Of all the crazy scientific experments performed by the Soviets, one of the more interesting is their exploration of evolution using foxes, performed despite the ideological opposition to evolutionary theory.
Led by a biologist named Dmitry Belyaev, researchers at the nearby Institute of Cytology and Genetics gathered up 130 foxes from fur farms. They then began breeding them with the goal of re-creating the evolution of wolves into dogs, a transformation that began more than 15,000 years ago. – National Geographic
Explained simply, one half of evolution is the creation of new genetic material, which builds and directs new forms and mehaviours. The other half is the determination of what genetic material will be replicated—which forms and behaviours will be present in future generations. This experiment operated on that second half by artificially selecting a desired trait.
With each generation of fox kits, Belyaev and his colleagues tested their reactions to human contact, selecting those most approachable to breed for the next generation. By the mid-1960s the experiment was working beyond what he could’ve imagined. They were producing foxes like Mavrik, not just unafraid of humans but actively seeking to bond with them.
The populations of the later generations had DNA that produced domestic foxes. Where did these domestic genes come from? The length of the experiment is too short for mutation to occur (by a long shot), so all the DNA in the resulting domestic foxes must have been present in the initial population, already existing and available to be selected.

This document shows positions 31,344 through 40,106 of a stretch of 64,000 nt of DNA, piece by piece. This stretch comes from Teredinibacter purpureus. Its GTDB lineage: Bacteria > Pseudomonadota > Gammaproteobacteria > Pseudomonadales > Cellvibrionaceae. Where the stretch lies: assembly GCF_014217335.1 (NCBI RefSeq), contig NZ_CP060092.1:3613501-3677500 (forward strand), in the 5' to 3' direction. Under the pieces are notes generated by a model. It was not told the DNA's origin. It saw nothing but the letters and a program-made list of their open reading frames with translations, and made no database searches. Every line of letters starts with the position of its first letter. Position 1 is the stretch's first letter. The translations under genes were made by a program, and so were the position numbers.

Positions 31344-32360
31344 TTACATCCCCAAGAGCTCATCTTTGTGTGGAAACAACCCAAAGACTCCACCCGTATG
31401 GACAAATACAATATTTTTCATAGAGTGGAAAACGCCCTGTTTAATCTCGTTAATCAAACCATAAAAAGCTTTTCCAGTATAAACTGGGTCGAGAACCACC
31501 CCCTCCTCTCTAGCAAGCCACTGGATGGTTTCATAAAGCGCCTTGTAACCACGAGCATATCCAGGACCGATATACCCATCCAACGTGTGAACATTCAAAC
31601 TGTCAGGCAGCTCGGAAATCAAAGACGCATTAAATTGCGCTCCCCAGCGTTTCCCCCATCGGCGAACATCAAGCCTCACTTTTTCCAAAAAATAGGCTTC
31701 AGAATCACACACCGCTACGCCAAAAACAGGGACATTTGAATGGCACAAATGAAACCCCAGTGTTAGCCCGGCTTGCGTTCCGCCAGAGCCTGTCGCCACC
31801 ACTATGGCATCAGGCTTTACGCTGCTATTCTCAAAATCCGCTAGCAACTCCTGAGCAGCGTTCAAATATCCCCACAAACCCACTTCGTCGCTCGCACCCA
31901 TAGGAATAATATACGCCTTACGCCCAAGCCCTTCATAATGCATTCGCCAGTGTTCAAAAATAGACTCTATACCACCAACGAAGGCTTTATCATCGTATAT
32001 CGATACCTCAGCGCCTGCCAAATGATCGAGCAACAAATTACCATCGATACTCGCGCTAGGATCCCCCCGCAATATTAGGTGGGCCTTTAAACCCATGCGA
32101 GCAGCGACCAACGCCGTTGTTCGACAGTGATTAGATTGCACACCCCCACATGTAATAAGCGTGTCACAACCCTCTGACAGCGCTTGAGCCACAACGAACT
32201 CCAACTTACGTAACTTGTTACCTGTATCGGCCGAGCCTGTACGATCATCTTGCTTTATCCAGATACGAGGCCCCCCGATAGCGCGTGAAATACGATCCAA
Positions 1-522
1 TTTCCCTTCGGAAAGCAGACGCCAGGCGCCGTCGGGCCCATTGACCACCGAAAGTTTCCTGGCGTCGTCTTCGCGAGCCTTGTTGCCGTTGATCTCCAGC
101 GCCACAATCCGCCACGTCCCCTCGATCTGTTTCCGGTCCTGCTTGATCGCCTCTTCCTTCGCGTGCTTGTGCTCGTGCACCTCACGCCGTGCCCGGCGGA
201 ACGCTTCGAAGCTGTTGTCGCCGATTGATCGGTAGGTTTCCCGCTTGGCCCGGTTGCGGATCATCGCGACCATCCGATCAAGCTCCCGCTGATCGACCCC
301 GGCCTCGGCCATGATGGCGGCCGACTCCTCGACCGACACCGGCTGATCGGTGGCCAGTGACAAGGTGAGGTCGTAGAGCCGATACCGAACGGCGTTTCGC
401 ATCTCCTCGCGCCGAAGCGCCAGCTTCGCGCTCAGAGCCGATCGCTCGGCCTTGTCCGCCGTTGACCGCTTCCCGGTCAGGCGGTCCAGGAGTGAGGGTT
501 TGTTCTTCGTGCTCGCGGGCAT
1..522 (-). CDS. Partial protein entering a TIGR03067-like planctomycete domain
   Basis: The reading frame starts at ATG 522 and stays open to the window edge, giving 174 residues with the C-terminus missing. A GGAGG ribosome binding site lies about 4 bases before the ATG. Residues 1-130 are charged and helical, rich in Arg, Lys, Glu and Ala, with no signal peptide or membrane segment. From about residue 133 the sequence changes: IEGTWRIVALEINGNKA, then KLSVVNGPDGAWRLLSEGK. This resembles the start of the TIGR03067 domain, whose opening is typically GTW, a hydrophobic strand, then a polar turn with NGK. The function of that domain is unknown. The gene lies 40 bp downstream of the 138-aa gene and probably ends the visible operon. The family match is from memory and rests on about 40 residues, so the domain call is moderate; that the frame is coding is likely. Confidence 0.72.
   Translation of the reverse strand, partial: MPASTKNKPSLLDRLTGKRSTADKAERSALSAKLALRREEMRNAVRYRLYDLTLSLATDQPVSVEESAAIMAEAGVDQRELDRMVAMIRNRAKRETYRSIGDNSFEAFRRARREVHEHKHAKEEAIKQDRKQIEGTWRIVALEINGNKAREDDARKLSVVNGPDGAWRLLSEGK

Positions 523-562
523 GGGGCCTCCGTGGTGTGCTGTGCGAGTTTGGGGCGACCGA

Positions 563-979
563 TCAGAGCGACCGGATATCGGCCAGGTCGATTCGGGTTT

But the initial foxes were not domestic. Not in general, and also not any single one of the initial foxes was domestic. The process is not simply a matter of finding a tiny, rarely noticed minority of the population that is domestic and replicating them as a new domestic population. There must have been different degrees of domestication within the initial population, in order for some to be selected, but no wild fox is so domestic as to “actively seek to bond” with humans.
This points to an insight into evolution and heredity. The set of all alleles present in a population is an important determinant of the characteristics of a population, but just as important is the organization of the alleles within the population. The specific configuration present in an individual matters—a population is not just an undifferentiated mix of DNA.
In this case, domestic trait expression requires specific sequences of DNA to be present at several locations in the genome. Cut up that genome, take those same sequences and mix them around in a population so that only one is present in each individual and the domestic phenotype is lost, even though no DNA has been lost. We can see, from this, the self-deception possible when viewing populations through a microscope and noting the similarities at an undiscriminating molecular level.
In a paper in press in Behavior Genetics, the group reports finding two regions that are widely divergent in the two behavioral types and might thus harbor key domestication genes. Increasingly, it appears that domestication is driven not by a single gene but a suite of genetic changes. “Domestication,” the paper concludes, “appears to be a very complex phenotype.”
There’s another lesson to be learned:
Domesticated animals are known to share a common set of characteristics, a fact documented by Darwin in The Variation of Animals and Plants Under Domestication. They tend to be smaller, with floppier ears and curlier tails than their untamed progenitors. Such traits tend to make animals appear appealingly juvenile to humans. Their coats are sometimes spotted—piebald, in scientific terminology—while their wild ancestors’ coats are solid.
In addition to the reminder that consequences other than those intended will always result, we can see that seemingly irrelevant traits can be indications of more fundamental differences.